The cultures (and memes) that proliferated did so not because they were good but because they were proliferative. Humanity today is the distillation of the most successfully violent cultures throughout history and our world view the distillation of the most successful violence supporting memes.
Today, technology has made our capacity for violence and domination greater than the biosphere can continue to support. What has got us here is now threatening us going further. We must upgrade to a conscious selection of what is good and viable rather than the natural selection of what is dominant. This is a fundamental evolution of evolution itself.Originally posted on Facebook here.
About Daniel Schmachtenberger
Daniel is a social engineer and evolutionary philosopher and strategist. He is the founder of Critical Path Institute, a research and design iniative aimed at developing an integrated set of technologies and processes capable of organizing and supporting a distributed and continually updating comprehensive critical path management system for humanity’s total evolution.
He is working to repurpose and synthesize relevant state-of-the-art systems for information management, complexity processing, mathematical forecasting, and other data science tools into an integrated set of functions capable of global resource allocation planning and strategy. His aim is the shortest path to a fundamentally redesigned world-system that makes possible and supports the highest quality of life for all life, now and ongoingly.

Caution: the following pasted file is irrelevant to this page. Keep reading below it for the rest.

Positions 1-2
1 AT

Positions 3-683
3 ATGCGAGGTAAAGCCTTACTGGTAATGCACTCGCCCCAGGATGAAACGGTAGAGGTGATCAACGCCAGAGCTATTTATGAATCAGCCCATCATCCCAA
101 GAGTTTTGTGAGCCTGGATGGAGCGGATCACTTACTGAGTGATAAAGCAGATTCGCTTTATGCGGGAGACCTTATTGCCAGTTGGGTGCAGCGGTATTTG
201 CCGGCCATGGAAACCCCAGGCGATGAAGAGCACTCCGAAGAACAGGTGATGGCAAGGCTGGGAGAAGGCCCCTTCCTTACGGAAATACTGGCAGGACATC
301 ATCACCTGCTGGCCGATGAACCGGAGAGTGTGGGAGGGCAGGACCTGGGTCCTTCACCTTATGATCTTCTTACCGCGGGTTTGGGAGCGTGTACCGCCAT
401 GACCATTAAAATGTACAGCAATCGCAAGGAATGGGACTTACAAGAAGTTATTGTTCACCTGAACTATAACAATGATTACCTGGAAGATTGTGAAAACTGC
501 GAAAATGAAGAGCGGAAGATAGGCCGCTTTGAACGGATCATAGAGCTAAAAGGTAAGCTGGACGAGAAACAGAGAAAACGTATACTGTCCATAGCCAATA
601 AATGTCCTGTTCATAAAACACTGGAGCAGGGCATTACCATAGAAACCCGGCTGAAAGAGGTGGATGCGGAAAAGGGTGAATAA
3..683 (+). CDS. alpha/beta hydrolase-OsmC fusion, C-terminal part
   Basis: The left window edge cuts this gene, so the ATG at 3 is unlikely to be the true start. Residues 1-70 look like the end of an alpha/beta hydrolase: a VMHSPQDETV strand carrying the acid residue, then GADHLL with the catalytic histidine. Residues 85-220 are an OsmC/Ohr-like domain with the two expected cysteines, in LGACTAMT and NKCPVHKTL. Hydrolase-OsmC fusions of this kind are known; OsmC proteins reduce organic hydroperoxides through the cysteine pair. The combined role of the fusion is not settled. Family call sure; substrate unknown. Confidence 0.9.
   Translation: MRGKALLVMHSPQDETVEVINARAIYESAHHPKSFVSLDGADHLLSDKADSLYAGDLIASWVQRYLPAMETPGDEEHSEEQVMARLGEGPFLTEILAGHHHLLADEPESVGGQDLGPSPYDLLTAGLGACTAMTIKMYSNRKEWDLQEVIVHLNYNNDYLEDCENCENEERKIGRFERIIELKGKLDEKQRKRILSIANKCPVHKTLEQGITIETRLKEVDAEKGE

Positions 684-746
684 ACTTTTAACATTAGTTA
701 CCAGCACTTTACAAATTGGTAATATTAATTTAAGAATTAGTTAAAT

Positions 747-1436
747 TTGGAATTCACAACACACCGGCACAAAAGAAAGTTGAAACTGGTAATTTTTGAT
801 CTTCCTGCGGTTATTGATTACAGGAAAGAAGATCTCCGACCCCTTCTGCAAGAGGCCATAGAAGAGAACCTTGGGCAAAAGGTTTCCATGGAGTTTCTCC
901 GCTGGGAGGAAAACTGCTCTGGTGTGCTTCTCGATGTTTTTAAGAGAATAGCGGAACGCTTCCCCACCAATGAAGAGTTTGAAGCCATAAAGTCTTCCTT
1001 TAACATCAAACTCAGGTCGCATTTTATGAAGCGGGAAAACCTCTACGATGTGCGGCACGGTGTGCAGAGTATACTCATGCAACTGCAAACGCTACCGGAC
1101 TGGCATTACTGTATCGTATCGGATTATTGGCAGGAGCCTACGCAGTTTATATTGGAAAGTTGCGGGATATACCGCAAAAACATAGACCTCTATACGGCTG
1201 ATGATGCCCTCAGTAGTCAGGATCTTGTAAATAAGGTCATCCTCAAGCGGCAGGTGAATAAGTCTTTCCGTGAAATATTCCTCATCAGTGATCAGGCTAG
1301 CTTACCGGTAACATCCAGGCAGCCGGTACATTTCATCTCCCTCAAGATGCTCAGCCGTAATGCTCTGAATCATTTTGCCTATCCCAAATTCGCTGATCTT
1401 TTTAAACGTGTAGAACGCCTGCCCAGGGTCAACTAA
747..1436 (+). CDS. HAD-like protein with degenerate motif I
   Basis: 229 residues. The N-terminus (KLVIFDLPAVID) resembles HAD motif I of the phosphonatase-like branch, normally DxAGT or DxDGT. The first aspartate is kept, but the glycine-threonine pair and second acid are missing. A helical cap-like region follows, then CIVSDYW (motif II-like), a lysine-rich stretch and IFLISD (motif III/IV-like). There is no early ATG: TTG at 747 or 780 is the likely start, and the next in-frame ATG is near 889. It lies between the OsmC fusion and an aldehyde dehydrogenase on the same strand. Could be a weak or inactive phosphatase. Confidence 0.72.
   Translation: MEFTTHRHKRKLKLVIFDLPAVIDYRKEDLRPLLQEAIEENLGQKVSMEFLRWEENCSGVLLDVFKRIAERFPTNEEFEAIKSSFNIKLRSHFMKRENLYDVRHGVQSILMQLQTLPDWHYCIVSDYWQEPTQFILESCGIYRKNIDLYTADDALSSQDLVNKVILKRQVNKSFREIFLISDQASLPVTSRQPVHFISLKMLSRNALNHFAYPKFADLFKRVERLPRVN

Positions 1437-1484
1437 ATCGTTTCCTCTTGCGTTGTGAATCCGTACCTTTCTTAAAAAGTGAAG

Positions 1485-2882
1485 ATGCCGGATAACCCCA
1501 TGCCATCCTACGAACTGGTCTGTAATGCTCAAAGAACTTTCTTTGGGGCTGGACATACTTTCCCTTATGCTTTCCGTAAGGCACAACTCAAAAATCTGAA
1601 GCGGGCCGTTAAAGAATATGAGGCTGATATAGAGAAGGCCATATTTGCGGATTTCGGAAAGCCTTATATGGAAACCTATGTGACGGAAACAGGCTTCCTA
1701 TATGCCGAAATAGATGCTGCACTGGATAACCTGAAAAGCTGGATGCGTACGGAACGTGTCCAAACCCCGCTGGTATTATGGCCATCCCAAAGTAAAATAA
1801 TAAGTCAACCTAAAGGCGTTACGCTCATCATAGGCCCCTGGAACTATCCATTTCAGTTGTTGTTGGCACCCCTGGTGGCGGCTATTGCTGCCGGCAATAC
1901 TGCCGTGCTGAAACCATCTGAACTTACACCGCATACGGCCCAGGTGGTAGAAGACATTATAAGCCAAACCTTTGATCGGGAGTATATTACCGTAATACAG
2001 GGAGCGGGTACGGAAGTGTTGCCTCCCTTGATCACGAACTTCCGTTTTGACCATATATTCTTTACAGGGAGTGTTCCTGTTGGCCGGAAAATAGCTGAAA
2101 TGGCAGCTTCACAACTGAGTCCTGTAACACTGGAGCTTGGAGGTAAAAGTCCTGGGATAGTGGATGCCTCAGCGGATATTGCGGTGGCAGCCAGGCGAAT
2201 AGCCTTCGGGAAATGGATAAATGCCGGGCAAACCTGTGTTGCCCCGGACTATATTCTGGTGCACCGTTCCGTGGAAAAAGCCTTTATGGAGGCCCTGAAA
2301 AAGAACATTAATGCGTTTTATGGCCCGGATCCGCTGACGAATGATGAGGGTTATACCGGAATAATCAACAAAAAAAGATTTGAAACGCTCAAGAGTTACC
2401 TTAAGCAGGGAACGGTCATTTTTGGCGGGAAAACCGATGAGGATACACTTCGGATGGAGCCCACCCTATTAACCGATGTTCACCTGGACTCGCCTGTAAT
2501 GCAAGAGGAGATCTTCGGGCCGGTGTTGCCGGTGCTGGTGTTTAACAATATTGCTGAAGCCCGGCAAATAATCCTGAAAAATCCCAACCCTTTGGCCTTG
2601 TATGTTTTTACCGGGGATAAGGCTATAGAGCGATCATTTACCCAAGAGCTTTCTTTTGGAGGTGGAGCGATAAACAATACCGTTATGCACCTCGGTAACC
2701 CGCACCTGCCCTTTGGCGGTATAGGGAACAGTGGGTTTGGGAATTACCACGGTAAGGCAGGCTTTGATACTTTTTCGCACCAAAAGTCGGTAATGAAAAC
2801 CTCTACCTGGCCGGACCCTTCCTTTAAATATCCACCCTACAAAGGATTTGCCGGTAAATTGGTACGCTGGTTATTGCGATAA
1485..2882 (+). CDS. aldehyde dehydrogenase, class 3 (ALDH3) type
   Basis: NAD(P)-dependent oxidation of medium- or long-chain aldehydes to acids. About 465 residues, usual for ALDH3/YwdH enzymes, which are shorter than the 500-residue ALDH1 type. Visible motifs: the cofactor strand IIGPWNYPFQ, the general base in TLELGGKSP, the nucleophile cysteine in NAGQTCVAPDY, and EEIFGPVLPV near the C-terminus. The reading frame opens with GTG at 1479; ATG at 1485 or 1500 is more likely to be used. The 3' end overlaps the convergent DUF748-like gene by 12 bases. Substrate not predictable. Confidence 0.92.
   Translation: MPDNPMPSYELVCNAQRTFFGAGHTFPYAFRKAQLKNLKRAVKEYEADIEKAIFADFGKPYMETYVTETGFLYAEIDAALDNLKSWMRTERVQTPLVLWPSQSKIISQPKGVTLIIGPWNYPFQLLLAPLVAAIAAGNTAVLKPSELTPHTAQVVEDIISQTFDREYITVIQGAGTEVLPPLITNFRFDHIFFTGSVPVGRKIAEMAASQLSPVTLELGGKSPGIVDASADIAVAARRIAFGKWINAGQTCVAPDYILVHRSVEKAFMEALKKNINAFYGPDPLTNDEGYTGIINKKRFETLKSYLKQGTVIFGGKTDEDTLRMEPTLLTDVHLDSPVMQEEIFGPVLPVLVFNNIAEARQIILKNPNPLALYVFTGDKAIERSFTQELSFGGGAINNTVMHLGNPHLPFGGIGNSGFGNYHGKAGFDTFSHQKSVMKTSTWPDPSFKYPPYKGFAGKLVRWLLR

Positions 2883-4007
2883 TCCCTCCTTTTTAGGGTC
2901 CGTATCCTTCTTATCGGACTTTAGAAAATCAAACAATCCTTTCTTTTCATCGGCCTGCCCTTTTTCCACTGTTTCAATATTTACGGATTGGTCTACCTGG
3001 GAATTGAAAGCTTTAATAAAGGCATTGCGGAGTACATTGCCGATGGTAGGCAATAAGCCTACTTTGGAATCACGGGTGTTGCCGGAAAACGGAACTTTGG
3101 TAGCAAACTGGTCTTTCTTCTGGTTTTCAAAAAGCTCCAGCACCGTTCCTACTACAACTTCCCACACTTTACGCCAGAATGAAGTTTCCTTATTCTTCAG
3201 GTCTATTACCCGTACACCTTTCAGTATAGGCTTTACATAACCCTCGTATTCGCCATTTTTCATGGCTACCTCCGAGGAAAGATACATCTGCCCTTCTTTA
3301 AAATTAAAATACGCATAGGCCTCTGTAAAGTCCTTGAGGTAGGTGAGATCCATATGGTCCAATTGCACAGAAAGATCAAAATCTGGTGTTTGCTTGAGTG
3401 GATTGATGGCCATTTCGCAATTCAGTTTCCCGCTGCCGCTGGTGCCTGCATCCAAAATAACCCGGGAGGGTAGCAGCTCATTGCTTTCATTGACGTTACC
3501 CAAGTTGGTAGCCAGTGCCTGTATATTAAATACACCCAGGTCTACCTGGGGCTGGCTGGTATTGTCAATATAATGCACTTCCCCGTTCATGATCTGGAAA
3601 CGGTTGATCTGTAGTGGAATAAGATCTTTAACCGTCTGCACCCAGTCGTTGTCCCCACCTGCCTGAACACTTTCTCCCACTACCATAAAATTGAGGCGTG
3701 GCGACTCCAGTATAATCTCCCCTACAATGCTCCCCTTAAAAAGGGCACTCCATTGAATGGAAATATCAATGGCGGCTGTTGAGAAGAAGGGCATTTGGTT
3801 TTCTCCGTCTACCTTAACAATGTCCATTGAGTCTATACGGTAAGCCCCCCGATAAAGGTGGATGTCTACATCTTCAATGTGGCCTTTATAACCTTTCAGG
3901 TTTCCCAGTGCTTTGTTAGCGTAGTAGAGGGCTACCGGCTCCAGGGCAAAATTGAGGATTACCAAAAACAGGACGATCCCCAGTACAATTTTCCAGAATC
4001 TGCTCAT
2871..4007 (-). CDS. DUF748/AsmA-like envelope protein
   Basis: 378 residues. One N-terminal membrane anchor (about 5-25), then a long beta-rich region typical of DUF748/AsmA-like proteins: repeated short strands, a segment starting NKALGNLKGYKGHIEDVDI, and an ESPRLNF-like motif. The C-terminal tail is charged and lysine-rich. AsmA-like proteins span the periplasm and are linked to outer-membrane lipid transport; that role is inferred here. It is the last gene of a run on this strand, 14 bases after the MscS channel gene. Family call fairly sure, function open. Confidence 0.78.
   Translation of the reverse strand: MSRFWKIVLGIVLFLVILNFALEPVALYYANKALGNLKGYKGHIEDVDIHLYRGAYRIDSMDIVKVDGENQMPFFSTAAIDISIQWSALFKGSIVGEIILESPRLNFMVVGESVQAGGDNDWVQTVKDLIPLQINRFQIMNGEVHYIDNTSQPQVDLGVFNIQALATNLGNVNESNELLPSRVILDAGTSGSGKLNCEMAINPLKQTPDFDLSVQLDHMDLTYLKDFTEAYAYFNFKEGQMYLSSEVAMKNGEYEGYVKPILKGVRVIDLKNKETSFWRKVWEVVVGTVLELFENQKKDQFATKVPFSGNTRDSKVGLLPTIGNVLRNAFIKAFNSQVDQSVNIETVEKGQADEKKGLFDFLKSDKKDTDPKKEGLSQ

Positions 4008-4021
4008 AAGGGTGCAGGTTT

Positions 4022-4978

Specifically, his focus is on the development of new systems of economics and governance that intrinsically incentivize life-enhancing behaviors at all levels of agency, supporting distributed and spontaneous problem solving and conscious participation in our global evolution.
[Note from Ali: Can you see evidence in your own life that we are the distillation of the most successfully violent cultures? You may find yourself disagreeing, shaking your head and thinking, “no, we aren’t violent” perhaps comparing us to the characters in the Game of Thrones and recognizing just how far we have come. After all, we no longer fear being beheaded by the temperamental King or Queen. Or, do we?